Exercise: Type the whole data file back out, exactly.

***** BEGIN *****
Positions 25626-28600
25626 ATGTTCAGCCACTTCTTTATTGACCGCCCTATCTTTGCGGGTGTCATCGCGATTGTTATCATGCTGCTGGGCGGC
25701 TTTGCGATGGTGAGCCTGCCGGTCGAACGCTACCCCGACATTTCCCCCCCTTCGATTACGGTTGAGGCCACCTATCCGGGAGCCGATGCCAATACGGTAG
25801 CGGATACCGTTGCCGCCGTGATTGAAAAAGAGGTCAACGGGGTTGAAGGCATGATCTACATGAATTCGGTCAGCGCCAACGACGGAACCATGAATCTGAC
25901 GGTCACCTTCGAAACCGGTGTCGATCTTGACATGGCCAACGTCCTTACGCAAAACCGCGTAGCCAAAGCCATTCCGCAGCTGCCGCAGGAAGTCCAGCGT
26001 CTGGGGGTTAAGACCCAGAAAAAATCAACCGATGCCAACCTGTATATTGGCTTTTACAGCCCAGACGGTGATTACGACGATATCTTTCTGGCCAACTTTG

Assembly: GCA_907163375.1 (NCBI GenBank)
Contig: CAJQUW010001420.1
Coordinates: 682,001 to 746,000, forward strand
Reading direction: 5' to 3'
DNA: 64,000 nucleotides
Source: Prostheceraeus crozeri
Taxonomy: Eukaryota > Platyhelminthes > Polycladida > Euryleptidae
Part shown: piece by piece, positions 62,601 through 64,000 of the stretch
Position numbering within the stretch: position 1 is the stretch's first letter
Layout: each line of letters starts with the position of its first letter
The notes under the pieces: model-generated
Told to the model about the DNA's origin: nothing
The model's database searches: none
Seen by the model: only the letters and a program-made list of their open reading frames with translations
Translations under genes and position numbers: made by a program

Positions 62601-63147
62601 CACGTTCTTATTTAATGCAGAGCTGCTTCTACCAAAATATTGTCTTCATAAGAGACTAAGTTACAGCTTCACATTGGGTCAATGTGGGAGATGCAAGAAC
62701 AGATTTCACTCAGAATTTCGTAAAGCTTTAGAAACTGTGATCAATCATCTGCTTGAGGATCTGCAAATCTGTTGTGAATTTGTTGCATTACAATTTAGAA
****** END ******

Positions 25626-28600
25626 ATGTTCAGCCACTTCTTTATTGACCGCCCTATCTTTGCGGGTGTCATCGCGATTGTTATCATGCTGCTGGGCGGC
25701 TTTGCGATGGTGAGCCTGCCGGTCGAACGCTACCCCGACATTTCCCCCCCTTCGATTACGGTTGAGGCCACCTATCCGGGAGCCGATGCCAATACGGTAG
25801 CGGATACCGTTGCCGCCGTGATTGAAAAAGAGGTCAACGGGGTTGAAGGCATGATCTACATGAATTCGGTCAGCGCCAACGACGGAACCATGAATCTGAC
25901 GGTCACCTTCGAAACCGGTGTCGATCTTGACATGGCCAACGTCCTTACGCAAAACCGCGTAGCCAAAGCCATTCCGCAGCTGCCGCAGGAAGTCCAGCGT
26001 CTGGGGGTTAAGACCCAGAAAAAATCAACCGATGCCAACCTGTATATTGGCTTTTACAGCCCAGACGGTGATTACGACGATATCTTTCTGGCCAACTTTG

Assembly: GCA_907163375.1 (NCBI GenBank)
Contig: CAJQUW010001420.1
Coordinates: 682,001 to 746,000, forward strand
Reading direction: 5' to 3'
DNA: 64,000 nucleotides
Source: Prostheceraeus crozeri
Taxonomy: Eukaryota > Platyhelminthes > Polycladida > Euryleptidae
Part shown: piece by piece, positions 62,601 through 64,000 of the stretch
Position numbering within the stretch: position 1 is the stretch's first letter
Layout: each line of letters starts with the position of its first letter
The notes under the pieces: model-generated
Told to the model about the DNA's origin: nothing
The model's database searches: none
Seen by the model: only the letters and a program-made list of their open reading frames with translations
Translations under genes and position numbers: made by a program

Positions 62601-63147
62601 CACGTTCTTATTTAATGCAGAGCTGCTTCTACCAAAATATTGTCTTCATAAGAGACTAAGTTACAGCTTCACATTGGGTCAATGTGGGAGATGCAAGAAC
62701 AGATTTCACTCAGAATTTCGTAAAGCTTTAGAAACTGTGATCAATCATCTGCTTGAGGATCTGCAAATCTGTTGTGAATTTGTTGCATTACAATTTAGAA